The culmination of the Vatican Museum tour ends in the newly restored Sistine Chapel, where Michelangelo's amazing vision now appears almost as if painted yesterday.  Having visited this same place 25 years ago, when the restoration was barely getting started, and it was either dull and soot covered or hidden by scaffolding, this site was a new revelation!  Holy crap!  The colors are so vivid and bright.  You are totally amazed and overcome by both the sheer size of the ceiling and end wall, and the execution of the work.  Michelangelo managed to tell the whole Bible story from Genesis to the final Judgment through multiple panels.  It is impossible to describe.  You just have to see it to believe it!

After finishing gawking at the amazing Sistine Chapel, we took a short cut into St. Peter's Basilica, and we're once again amazed at the sheer size and majesty of it.  It is built to make it look it smaller than it actually is, but it still looks immense.  Cherubs adorning columns are 10' tall.  Two statues of Mary appear one over the top of the other.  The top one is actually twice as high as the bottom one, but appear to be the same size due to the distance from eye level.  The central altar with black corkscrew columns with gilded ornamentation are 40' tall topped with a canopy (some call it God's canopy bed), and was made to reduce the appearance of the height to the top of the central dome, which looms overhead so high you can barely make out the painting of God at the top.

While we were there, a mass was being held, which allowed the beautiful church music to enhance our visit, but did cut off the front 1/2 of the church from visitors.  Worshippers were allowed in to the front, but then are expected to stay for the entire mass.  We declined.  Instead we toured all the little side chapels where various popes are buried, including the recently beatified John Paul II, and where Michelangelo's hauntingly beautiful, yet emotionally wrenching, "Pieta" stands.  You can really feel Mary's pain and utter acceptance, as the body of Christ is falling from her lap.  Capturing that much movement and emotion in a statue is truly phenomenal.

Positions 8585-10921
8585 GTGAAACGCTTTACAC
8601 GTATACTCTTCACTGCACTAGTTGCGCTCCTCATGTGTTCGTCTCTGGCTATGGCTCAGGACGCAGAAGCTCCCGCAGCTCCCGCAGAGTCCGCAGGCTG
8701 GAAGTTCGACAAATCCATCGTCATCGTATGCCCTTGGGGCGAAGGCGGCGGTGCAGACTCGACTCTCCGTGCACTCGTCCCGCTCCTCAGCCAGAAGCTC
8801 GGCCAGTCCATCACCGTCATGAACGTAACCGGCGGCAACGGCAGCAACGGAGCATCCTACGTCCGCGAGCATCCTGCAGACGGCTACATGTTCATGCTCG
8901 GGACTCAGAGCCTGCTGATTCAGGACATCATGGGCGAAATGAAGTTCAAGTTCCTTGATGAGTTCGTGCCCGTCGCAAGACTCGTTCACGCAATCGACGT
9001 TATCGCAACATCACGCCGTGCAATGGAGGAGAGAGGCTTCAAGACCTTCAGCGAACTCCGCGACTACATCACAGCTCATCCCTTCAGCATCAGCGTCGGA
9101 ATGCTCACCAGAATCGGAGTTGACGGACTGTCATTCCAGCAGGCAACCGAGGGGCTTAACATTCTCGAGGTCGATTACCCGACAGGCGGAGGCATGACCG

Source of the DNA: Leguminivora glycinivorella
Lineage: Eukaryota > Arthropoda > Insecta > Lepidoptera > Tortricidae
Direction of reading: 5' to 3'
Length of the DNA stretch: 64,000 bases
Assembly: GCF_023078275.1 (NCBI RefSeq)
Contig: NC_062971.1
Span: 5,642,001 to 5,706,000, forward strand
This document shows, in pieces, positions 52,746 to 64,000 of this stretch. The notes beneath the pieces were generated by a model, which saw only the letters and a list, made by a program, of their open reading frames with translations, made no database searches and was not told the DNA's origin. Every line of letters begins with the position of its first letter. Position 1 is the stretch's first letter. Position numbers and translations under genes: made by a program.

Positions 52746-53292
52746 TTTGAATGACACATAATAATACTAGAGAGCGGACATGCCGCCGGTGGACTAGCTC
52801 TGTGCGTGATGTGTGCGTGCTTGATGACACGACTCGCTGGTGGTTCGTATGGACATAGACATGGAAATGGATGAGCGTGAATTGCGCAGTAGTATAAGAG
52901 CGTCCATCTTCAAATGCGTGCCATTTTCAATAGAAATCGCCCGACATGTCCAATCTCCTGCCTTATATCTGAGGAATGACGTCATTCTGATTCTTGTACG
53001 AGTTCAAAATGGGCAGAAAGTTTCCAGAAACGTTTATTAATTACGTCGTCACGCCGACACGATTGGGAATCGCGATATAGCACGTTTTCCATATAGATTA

As we were leaving the church, light was streaming in through the stained glass windows in sharp slanting columns of light.  One particularly bright column rested its brilliance directly on a statue of Mary.  It was almost enough to make you convert.  Almost.


That evening we took a stroll through the city, seeing some remaining sights.  The famous Trevi Fountain was gorgeous, with it's rushing waters and dramatic uplighting, although the crowds of people did detract from its beauty.  We joined the throngs of people and each threw in a coin to ensure our return to Rome.  The Spanish Steps were popular, too (even though we got a little lost on the trek there from the Trevi).  We had dinner on Piazza Navona at a lovely outdoor sidewalk cafe overlooking more statues and fountains.  It was a lovely end to our trip to Rome.


It was time to end our big city tours, and to start our return trip back through Italy, across the French Riviera, and back to the Barcelona area.  After our exhausting but fun treks through big cities and eons of time, our last few stops were quiet little villages for some true R & R.  For now, it was time to say to the Eternal City....  Arrivederci, Roma!

Posted by jim-n-mark 02:27 Archived in Italy Tagged st. city museum spanish steps hill circus rome roman de peters vatican pantheon colosseum piazza forum palatine campo navona maximus fiori